Nourishment of embryo during first 11 weeks of pregnancy
After fertilisation, the fertilised egg travels down the fallopian tube to the uterus. After about 9 days of fertilisation it is implanted into the uterine lining, the endometrium. In the first trimester, particularly in the first 11 weeks of pregnancy, all the nourishment for the growth of a baby are supplied by secretions from glands in the uterus lining, termed as “womb-milk”.
Endometrium behaves very differently compared to normal in pregnancy. The endometrial glands start storing large amounts of glucose as glycogen, which is then secreted to nourish the embryo during its first 11 weeks. However after this time, the nourishment is taken over by mother’s blood supply delivered via umbilical cord and ultimately the “womb-milk” is dried up. But how the building blocks were transported to the embryo and placenta was a mystery until now.
For the first time, the researchers from the University of Manchester, UK, have worked out in detail the mechanism of the transport of nutrients from these glands into the developing embryo.
To investigate, the team examined womb, placenta and embryonic tissue donated by women who terminated their pregnancies. The samples collected at all stages of early pregnancy, helped them to analyse how the endometrium changed over time. They used a staining dye to see the localisation of glycogen in tissues. The glycogen was abundant in the recesses of the womb lining, where it was broken down into smaller molecules. These molecules then diffused and stored into a cavity just outside the placenta, the intervillous space. Some of the sugar stored temporarily in the intervillous space were used for energy generation for the growth of the embryo, and the rest is reconverted to glycogen and then absorbed by the placenta. They also tracked the transport of glycoproteins (containing sugar fragments and protein, that can be broken down into amino acids: the building blocks of tissue), a very crucial growth factor.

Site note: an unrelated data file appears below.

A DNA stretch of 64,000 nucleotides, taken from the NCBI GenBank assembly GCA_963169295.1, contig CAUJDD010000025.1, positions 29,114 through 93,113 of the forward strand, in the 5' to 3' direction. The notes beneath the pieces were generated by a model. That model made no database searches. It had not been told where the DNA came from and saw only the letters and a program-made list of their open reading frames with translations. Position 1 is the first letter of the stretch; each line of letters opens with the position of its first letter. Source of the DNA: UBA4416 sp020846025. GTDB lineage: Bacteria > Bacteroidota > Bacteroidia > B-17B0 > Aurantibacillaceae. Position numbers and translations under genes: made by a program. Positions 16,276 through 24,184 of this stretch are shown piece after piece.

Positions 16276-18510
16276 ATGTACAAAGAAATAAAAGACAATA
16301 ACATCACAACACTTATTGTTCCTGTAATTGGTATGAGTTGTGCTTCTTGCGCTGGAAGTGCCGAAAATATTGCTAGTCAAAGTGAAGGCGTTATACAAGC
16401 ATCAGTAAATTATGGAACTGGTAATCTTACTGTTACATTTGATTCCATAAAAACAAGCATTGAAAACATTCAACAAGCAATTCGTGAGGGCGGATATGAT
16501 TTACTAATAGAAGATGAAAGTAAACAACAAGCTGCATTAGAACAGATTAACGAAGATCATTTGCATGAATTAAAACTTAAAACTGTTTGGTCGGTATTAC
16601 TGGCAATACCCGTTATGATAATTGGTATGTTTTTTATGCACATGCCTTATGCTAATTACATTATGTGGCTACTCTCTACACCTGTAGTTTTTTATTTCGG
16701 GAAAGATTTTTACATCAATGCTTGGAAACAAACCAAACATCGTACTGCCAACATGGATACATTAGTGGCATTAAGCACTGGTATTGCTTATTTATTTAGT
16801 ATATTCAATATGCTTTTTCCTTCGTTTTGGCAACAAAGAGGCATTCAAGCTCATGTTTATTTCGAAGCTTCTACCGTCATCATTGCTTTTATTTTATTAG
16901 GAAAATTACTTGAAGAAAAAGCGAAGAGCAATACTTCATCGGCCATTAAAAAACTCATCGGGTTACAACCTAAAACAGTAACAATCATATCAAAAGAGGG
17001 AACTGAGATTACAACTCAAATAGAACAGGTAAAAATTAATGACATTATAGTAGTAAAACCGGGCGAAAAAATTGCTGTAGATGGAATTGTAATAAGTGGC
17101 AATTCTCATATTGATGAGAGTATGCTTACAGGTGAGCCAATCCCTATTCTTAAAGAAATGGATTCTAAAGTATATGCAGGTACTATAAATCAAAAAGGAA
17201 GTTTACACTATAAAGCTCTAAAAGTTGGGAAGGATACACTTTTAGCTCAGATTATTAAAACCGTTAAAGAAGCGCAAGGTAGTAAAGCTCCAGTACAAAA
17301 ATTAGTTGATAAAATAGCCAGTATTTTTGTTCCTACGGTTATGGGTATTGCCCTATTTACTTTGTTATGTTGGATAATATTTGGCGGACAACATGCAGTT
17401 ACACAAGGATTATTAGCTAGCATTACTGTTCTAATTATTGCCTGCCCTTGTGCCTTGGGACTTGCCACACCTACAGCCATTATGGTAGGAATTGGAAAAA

Next, the team plans to investigate how a mother’s diet and other external factors, like smoking, affect the build-up of glycogen in the endomemtrium.
Experts say that the first few weeks of pregnancy is a critical phase for embryonic development and thus this novel study adds new insights into the enzymes associated with delivery of glucose across cell membranes to the embryo and placenta.
Journal reference: Placenta, DOI: 10.1016/j.placenta.2015.01.002
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